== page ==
In Norway, the government has already banned city-dwellers from decamping to their country houses, despite the seemingly lower risks of rural transmission. For Toronto’s cottage-goers, the provincial government has similarly advised staying put. In both countries, the rationale is the same: Leaving the city will not eliminate the risk of transmission. Then, once people become sick, caring for them would quickly overwhelm limited local healthcare capacity. (And where large cities can quickly turn sports stadiums and convention centres into emergency hospitals and shelters, more limited outlying infrastructure can seldom be so easily adapted.)
North American cities have been relatively slow to employ effective measures to contain the virus, but Taiwan, Japan, Singapore and South Korea haven’t. Even in their cities with much greater population densities than New York, public health programs aggressively focused on testing, treatment and tracing, and – as a result – have “flattened the curve” faster than the North American strategy of closing international borders. Bolstered by more extensive use of masks and stronger cultural enforcement of social distancing, the public health response in Asia’s advanced economies suggests that urban density is hardly the deciding factor in pandemic severity.
A closer look at New York City’s internal distribution of COVID-19 cases further muddies the role of urban density as a determinant of the outbreak’s danger. The city’s status as a global hub of economy and commercial aviation makes it an unsurprising early epicentre of COVID-19 in America, but the distribution of cases does not correlate with the densest, busiest neighbourhoods. As Treehugger’s Lloyd Alter writes, it’s not Manhattan – or even Brooklyn – that see the most cases per capita, but the far less densely populated boroughs of Queens and Staten Island, with the latter community registering New York’s highest rate of infection. To Alter, the urban pandemic “is not an issue of density as it is an issue of design.”
In the most optimistic predictions, a COVID-19 vaccine still remains some 18 months away. By contrast, the simple design interventions required to boost the health and resilience of cities have been apparent for decades. “Perhaps what is most vividly clear is that the hunger for and gift of the public streets, squares and parks has never been more crucial,” architect Marion Weiss tells me. A principal of New York’s Weiss/Manfredi, she stresses that public health has historically been a driving force of urban design – as it should be now.
“Just as New York developed light and air requirements as vertical density was made feasible through the invention of the elevator, the parks designed during the Olmstead era claimed the centres and edges of urban areas to preserve space for every individual to connect with nature and each other,” says Weiss. “Parks, then and today, are social equalizers, and are biologically and spiritually essential.”
Reflecting on Governor Cuomo’s quip about the “destructive” danger of New York City life, Weiss argues that density is “not inherently destructive, but necessitates the design and preservation of generously conceived parks and urban spaces.” In other words, we ought to build more – and better – public spaces, both to reduce the acute risk of community transmission and to improve overall public health.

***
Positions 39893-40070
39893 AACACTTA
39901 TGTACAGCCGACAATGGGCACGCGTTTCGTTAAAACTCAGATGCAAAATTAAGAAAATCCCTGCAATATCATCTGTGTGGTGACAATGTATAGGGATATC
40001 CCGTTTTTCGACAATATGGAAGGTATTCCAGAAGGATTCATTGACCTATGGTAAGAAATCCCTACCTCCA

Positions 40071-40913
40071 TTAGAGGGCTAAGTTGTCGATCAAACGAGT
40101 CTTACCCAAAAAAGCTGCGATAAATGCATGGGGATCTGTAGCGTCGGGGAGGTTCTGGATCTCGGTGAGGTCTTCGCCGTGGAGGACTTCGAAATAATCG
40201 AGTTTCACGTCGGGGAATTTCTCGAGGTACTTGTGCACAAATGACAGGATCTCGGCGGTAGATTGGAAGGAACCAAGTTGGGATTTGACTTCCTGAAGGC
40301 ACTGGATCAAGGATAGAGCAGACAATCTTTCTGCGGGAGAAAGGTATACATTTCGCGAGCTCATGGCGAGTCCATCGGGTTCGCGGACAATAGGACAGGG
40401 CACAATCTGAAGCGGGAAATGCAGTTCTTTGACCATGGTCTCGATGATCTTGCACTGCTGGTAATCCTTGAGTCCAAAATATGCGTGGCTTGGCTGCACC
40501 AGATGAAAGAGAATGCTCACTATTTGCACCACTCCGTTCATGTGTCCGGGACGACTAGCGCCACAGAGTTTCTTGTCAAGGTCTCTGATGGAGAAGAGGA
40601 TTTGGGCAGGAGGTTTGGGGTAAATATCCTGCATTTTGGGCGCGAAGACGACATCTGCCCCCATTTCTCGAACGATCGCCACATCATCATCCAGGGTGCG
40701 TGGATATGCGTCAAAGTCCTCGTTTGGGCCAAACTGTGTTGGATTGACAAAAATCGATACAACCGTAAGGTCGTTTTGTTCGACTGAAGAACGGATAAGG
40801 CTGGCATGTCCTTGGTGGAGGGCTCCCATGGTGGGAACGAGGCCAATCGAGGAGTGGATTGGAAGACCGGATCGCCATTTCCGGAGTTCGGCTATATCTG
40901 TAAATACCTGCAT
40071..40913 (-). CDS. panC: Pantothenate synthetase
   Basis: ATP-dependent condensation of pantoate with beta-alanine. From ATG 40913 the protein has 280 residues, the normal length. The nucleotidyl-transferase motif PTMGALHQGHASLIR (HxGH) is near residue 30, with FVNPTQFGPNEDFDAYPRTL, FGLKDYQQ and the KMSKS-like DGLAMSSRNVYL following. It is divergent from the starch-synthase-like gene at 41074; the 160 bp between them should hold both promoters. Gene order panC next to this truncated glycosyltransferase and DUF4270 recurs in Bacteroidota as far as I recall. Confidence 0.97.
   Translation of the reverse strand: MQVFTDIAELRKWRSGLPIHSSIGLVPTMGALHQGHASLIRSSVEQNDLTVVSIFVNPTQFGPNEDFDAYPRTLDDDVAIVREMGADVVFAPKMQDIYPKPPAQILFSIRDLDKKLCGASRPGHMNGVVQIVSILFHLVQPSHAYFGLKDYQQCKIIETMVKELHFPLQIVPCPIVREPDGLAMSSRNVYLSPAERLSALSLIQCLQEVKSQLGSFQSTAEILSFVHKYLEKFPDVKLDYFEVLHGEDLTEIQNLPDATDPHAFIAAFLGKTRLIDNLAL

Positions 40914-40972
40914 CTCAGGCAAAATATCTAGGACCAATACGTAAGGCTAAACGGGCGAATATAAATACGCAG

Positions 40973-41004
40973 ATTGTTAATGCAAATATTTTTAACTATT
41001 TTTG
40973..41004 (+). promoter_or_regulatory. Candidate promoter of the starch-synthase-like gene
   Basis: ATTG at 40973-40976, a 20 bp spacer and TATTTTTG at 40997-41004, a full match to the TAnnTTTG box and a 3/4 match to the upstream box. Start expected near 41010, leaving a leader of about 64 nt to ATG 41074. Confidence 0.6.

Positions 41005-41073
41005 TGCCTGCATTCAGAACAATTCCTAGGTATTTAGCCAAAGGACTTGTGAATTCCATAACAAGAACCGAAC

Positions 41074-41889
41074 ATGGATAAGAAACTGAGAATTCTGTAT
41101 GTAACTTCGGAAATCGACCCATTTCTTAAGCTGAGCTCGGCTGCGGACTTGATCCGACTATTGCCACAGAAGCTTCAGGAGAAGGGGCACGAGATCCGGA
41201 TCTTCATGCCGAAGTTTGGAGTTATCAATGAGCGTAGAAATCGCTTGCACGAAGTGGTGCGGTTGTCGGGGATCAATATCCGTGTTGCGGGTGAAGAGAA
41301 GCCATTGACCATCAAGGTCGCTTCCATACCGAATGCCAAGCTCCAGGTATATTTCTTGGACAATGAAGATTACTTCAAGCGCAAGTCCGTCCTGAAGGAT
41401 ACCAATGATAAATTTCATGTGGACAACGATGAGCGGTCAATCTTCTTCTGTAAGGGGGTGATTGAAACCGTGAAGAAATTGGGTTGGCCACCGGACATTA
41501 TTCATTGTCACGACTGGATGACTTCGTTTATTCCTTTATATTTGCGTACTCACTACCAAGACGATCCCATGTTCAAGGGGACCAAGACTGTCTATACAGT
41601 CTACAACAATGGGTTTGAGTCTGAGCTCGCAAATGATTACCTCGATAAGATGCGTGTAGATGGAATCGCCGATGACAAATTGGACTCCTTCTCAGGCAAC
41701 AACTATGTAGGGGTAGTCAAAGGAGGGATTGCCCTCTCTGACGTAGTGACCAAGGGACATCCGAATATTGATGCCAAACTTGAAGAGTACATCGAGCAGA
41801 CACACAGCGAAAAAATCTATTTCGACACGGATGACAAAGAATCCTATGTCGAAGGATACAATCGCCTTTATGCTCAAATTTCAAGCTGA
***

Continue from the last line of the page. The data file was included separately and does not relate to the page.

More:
On Staten Island, for example, the high rates of infection may have more to do with a lack of adequate public infrastructure than density per se. In simple logistical terms, there are precious few sidewalks in all of North America – let alone Staten Island – where two people can cross paths while comfortably keeping six feet of distance. We can start by creating more of them.
On this issue, Weiss and Cuomo might find some common ground. The Governor recently called for New York City to close streets to cars, creating generous pedestrian-only environments. While the stopgap solution won’t foster the vital quality of space championed by Weiss, it will at least help keep people apart.
In Toronto, urban planner Gil Meslin has similarly proposed the temporary pedestrianization of downtown Yonge Street – the city’s most important north-south artery. For “a dense community of tens of thousands,” the closure to vehicle traffic would provide “a central spine of public realm suitable for social distancing,” Meslin tweeted.
These aren’t new ideas. While a plan to permanently re-make part of Toronto’s Yonge Street into a more pedestrian-friendly environment has been under formal municipal consideration since well before the pandemic, the wider push for pedestrian space echoes the basic tenets of human-centric urbanism famously promoted by Jane Jacobs over half a century ago. In 2020, it all takes on new urgency.
What about social and economic health? Cities are surprisingly well positioned to withstand the COVID-19 outbreak in endemic terms, but the socio-economic consequences could still prove devastating. Will street-level retail and cultural life ever fully recover? And will the abrupt transition to remote office work spark a permanent decentralization, hollowing out the core of downtown business districts?
For urbanist Richard Florida, the latter question is easier to answer. “Jobs in finance, entertainment, media – all of them depend on personal networks,” he tells me. While occasional remote work will almost certainly continue to become normalized, creative white-collar jobs “will continue to cluster in cities.” According to Nobel Prize-winning economist Robert Lucas, the interactions facilitated by dense urban environments incubate sharing of ideas and innovation, with economic development spurred by the “spillovers” fostered by dense, culturally vibrant milieus. In other words, geography still matters.
Even tech jobs – which are built on the ostensibly “placeless” global infrastructure of the internet – have become increasingly concentrated in a select few hubs like San Francisco, New York and Toronto. For all the Zoom calls in the world, the white-collar future is poised to remain mostly urban. Fifteen years after Thomas Friedman’s influential book The World is Flat argued that the global economy would become geographically dispersed in the internet era, employment in the so-called “knowledge economy” is increasingly dominated by cities. As Florida has previously put it, “the world isn’t flat, it’s spiky… and the greatest cities are the tallest spikes.” But relatively high-income office workers ought to be the least of our concerns.